October 26, 2016


The Mountain Goats' John Darnielle on His 1995 Song "Cubs in Five" : And what it means to him in 2016. (John Darnielle, 10/26/16, Slate)

It's a good time for baseball--there's a whole lot of characters and great stories, and the arrival of the superstations to the Southern California cable market means I can watch all the Cubs games I want. They're not good yet, but they have character. I'm at my mom's house watching a game while she's at work. Specifically, I'm on the couch strumming my cheap Korean nylon-strung 3/4-size guitar, and at some point, I reflect idly on an on-again, off-again relationship I've been having for the last several years that's given me a great deal of pleasure and at least as much pain. Presently, I'm hoping that I've emerged from the final "pain" phase of the process (spoiler alert: I hadn't), and I'm kidding myself, as one does, thinking: Well, I'm free of all that now; there's a lot of unlikely stuff that'd have to happen before I'd ever dive back into that radiant, glowing, magnificent ocean of high highs and hurt feelings.

That's when I get the conceit for the song, and I ad-lib the first verse and the chorus. Then I mute the TV, do it again, start scribbling down lyrics, and I think, jeez, this one's kind of good, why don't you call Peter, a harmony vocal would be cool, and he's into baseball, too, right?

I didn't keep records of my work then (and I don't now: I like to let things retain their natural anchorless drift), save for the hard evidence: the cassettes, I mean. Peter shows up--he's got the day off from his job as a substitute teacher--and we both sit around my mom's dining room table with my boombox and the tiny guitar I still have on a high shelf in the basement, the one I'd covered in stickers and painted Nick Drake lyrics all over in black and red watercolor, because it looked totally twisted and bizarre. And we sang:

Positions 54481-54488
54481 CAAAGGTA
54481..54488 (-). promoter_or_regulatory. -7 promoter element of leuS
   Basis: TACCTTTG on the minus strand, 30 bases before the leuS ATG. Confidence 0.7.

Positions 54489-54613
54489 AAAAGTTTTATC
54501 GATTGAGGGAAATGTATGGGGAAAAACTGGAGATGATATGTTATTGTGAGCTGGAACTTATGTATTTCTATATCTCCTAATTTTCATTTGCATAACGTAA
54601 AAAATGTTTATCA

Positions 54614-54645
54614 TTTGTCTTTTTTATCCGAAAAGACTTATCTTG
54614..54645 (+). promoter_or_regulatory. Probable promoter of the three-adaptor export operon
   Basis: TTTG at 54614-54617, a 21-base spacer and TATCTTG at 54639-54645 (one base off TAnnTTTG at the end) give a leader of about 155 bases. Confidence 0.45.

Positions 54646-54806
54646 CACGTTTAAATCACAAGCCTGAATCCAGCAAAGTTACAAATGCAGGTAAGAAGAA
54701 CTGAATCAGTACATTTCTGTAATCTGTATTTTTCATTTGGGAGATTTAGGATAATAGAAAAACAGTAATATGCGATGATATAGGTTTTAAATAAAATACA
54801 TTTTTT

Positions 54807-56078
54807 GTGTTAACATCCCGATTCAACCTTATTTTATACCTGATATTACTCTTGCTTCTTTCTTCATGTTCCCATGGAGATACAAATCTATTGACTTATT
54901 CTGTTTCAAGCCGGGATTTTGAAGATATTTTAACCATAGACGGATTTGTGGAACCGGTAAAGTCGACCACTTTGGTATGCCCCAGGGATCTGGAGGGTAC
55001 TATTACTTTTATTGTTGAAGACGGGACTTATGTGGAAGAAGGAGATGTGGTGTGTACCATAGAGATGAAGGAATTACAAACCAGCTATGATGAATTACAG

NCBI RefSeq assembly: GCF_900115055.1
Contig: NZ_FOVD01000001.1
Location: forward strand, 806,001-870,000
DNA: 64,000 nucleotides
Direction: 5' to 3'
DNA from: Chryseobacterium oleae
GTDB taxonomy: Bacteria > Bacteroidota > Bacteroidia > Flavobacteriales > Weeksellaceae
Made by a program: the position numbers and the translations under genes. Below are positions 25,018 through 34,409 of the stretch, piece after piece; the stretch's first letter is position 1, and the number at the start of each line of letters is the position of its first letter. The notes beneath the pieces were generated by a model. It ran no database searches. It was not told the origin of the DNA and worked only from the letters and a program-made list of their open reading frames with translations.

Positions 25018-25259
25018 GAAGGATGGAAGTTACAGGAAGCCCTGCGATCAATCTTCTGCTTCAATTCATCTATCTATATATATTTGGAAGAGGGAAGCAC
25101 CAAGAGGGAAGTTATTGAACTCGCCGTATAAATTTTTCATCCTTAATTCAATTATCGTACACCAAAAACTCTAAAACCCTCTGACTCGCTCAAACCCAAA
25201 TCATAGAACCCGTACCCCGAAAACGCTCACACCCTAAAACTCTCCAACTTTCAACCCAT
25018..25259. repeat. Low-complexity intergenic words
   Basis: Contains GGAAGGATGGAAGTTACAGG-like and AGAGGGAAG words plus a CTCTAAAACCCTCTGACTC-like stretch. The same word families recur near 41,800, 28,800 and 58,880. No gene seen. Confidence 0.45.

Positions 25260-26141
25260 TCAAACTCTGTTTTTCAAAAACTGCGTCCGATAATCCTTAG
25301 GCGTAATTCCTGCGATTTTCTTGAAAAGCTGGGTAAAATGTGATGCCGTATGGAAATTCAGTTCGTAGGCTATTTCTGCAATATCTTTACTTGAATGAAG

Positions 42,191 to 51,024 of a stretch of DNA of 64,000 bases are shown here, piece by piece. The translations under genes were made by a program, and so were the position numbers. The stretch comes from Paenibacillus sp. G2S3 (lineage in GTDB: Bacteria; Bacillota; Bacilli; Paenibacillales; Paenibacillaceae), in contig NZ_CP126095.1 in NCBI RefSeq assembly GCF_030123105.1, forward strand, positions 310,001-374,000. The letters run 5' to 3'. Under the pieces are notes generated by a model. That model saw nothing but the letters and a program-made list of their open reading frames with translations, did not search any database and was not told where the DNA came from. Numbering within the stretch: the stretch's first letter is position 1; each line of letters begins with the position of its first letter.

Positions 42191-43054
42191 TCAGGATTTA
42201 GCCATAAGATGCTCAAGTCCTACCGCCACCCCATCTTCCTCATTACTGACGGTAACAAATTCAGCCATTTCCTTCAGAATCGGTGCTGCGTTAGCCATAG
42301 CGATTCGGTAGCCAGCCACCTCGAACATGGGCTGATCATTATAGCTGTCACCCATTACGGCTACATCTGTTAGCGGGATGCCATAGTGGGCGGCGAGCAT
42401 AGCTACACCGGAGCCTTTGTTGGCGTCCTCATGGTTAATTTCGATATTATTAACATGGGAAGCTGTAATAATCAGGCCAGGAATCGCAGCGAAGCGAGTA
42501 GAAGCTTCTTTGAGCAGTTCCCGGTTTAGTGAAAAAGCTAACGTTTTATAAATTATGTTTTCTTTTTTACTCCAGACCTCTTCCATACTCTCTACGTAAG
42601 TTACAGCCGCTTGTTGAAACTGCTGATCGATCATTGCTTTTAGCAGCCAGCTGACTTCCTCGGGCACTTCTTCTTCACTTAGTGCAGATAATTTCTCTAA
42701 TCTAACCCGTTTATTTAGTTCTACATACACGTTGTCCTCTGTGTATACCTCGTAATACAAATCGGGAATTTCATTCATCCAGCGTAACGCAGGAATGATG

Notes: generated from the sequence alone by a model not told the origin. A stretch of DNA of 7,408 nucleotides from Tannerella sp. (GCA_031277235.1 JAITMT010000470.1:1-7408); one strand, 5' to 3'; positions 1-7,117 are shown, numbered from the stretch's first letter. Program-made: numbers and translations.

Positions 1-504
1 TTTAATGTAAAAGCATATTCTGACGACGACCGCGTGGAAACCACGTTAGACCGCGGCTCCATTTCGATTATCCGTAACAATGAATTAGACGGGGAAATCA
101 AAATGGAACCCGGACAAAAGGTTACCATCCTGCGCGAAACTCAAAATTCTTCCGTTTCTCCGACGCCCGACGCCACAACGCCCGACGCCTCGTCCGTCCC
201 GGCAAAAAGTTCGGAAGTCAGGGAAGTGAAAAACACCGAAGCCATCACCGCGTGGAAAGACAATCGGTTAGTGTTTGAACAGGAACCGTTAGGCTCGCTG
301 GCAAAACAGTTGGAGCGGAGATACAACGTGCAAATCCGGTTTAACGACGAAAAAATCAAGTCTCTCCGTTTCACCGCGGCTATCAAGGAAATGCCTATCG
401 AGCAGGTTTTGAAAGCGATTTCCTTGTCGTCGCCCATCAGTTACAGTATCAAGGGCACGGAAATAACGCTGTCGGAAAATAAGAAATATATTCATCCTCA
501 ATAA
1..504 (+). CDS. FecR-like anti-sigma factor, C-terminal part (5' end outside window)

They're gonna find intelligent life up there on the moon,
and The Canterbury Tales will shoot up to the top of the best-seller list,
and stay there for twenty-seven weeks;

And the Chicago Cubs will beat every team in the league,
and the Tampa Bay Bucs will take it all the way through January,
And I will love you again; I will love you like I used to
I will love you again; I will love you, like I used to

"Why don't you love me like you used to do?" ran a song on the outgoing answering machine of the person to whom the song was anonymously directed, at whom I was very angry on that day (for reasons lost to history), but with whom I could never stay angry for long, because that's how it is when you're a fan: You keep cheering, even when the circumstances might tell a less devoted partisan to seek out fairer pastures. You play nine innings. You keep hoping.

No other sport has good songs.
Posted by at October 26, 2016 2:16 PM